Yes, we can assist you to make your first visa application from abroad. We will compile your application alongside you, provide you with a hard copy, and familiarise you with submitting the application from abroad.
If the Department of Home Affairs or Embassy/Consulate rejects your application for temporary or permanent residency, you are entitled to a written rejection to explain why your application was not approved. You are then entitled to appeal this rejection within a period of 10 working days (per section 8(4) of the Immigration Act 13 of 2002 as amended) and your application will be reconsidered. If rejected again, you will have one more opportunity to appeal (per section 8(6) of the Immigration Act 13 of 2002 as amended) before the decision becomes final. At this stage, it is still possible to have the decision overturned but this involves approaching the High Court of South Africa for a review of the decision made.
A critical skills visa is a type of work visa issued to a non South African citizen who wishes to work in South Africa and holds a skill which South Africa deems to be critical as there is a shortage of that type of skill in the country. The critical skills list, which was published in 2014 (and has not been changed) is subject to change depending on the current state of affairs in South Africa.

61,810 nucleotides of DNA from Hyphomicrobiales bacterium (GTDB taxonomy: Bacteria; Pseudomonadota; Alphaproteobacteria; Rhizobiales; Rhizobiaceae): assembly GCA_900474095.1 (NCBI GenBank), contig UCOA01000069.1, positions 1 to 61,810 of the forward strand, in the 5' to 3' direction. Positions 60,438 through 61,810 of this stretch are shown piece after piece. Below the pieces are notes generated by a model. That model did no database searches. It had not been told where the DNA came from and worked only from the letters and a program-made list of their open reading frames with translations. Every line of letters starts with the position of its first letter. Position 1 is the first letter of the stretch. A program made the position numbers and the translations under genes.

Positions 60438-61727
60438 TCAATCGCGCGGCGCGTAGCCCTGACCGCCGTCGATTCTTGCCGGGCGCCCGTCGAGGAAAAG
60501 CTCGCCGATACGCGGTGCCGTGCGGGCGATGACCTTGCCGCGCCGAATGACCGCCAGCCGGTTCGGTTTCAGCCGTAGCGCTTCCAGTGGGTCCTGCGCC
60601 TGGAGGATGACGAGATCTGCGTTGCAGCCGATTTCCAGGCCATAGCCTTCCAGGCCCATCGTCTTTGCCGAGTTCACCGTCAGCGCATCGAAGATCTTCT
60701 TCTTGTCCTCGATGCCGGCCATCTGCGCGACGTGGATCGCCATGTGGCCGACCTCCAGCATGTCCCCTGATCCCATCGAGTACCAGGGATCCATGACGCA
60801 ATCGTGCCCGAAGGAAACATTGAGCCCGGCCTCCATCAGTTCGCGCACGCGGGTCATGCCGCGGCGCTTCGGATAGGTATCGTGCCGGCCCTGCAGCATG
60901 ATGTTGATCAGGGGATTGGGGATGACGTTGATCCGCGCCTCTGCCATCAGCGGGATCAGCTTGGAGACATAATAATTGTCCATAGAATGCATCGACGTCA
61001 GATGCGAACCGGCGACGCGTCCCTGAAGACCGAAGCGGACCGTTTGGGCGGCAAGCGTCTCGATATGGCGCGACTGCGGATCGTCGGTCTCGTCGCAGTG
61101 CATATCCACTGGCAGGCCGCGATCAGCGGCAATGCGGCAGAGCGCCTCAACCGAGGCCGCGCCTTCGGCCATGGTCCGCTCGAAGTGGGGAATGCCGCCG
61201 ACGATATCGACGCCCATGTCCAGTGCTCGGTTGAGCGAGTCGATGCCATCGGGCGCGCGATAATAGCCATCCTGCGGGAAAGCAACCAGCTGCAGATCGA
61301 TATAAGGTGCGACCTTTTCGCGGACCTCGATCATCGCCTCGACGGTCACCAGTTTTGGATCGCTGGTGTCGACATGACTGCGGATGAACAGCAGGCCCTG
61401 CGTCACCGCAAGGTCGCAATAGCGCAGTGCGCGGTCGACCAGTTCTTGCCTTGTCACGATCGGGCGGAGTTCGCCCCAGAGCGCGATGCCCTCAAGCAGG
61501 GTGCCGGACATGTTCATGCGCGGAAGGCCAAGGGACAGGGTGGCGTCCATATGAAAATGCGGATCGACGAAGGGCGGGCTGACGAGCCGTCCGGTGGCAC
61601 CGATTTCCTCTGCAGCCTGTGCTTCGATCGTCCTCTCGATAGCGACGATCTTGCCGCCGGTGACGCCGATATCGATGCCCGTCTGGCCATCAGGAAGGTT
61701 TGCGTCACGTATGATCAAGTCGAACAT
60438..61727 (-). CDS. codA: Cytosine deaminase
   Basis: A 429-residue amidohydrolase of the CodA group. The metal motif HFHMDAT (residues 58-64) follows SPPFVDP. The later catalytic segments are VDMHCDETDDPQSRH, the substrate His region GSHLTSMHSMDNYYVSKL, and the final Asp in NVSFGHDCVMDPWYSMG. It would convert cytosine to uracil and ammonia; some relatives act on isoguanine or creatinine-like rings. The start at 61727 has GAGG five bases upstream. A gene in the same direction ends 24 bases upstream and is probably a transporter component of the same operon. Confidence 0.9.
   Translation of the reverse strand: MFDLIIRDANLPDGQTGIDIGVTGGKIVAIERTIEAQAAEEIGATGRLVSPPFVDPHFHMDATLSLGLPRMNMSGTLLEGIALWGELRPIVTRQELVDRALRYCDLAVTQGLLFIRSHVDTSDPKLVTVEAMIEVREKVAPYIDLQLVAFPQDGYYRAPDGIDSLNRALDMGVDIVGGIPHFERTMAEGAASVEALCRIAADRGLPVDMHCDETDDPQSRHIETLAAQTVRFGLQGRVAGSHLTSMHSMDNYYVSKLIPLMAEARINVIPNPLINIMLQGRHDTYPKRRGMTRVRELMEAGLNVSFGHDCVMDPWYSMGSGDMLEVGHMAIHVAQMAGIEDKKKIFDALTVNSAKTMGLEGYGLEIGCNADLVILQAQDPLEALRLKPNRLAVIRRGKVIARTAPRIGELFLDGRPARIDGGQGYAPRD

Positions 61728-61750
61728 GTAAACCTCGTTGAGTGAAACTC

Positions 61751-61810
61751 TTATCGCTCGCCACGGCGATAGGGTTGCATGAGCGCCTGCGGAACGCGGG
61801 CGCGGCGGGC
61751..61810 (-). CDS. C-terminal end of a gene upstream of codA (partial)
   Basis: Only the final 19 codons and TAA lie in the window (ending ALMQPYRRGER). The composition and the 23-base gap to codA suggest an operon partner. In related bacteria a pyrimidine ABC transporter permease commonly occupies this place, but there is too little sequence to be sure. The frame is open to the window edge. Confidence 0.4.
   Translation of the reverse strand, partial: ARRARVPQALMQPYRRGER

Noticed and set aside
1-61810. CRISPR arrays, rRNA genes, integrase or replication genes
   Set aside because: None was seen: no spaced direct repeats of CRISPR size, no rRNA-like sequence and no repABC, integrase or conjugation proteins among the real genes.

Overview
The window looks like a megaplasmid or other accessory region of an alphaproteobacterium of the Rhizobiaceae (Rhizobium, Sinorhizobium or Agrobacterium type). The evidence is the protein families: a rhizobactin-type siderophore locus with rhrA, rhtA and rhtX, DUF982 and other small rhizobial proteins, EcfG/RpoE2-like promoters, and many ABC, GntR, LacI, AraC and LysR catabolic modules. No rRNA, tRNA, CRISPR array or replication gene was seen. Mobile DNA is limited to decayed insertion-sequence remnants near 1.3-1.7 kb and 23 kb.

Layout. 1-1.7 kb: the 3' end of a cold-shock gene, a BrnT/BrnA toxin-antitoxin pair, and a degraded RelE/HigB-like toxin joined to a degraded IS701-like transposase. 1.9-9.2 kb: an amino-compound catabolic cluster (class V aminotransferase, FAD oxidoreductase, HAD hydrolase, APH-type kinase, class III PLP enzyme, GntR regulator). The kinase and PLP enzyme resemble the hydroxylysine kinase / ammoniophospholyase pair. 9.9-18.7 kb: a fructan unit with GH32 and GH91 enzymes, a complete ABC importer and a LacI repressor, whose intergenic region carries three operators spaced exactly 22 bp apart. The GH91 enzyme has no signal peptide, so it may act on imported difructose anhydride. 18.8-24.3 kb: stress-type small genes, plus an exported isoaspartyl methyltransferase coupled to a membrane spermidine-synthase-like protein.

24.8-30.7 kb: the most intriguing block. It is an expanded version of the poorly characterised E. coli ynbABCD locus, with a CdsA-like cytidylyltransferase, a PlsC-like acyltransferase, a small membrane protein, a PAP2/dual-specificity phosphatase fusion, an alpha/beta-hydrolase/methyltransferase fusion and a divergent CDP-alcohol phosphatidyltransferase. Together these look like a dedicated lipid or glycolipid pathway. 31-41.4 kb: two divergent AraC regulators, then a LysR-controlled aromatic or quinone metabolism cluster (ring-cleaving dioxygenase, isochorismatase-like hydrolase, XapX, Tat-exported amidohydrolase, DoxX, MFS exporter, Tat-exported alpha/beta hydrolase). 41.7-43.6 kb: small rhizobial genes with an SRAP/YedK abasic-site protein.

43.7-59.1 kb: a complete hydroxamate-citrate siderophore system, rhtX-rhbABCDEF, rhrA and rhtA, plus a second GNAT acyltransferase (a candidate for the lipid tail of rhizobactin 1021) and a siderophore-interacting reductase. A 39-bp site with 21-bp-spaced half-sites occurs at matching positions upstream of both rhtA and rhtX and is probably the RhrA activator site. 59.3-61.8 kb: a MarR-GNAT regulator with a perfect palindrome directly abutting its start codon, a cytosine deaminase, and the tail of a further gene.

No, it is not necessary to have a contract of employment to apply for a critical skills visa. If you apply for a critical skills visa without a job offer, you will receive a period of 12 months to find a job in the category that your critical skills visa has been issued under. You are not able to renew a 12-month critical skills visa from within South Africa – you will either need to provide an employer or return to your home country.
A section 11(6) visa will allow the holder to either work, study or run a business whilst residing with their South African spouse. You can only work/study/run a business for what is endorsed on the visa. If your visa does not have the endorsement or has been issued in terms of section 18 (relatives), you are not entitled to work until you have received the visa indicating that you can do so (a receipt is not enough).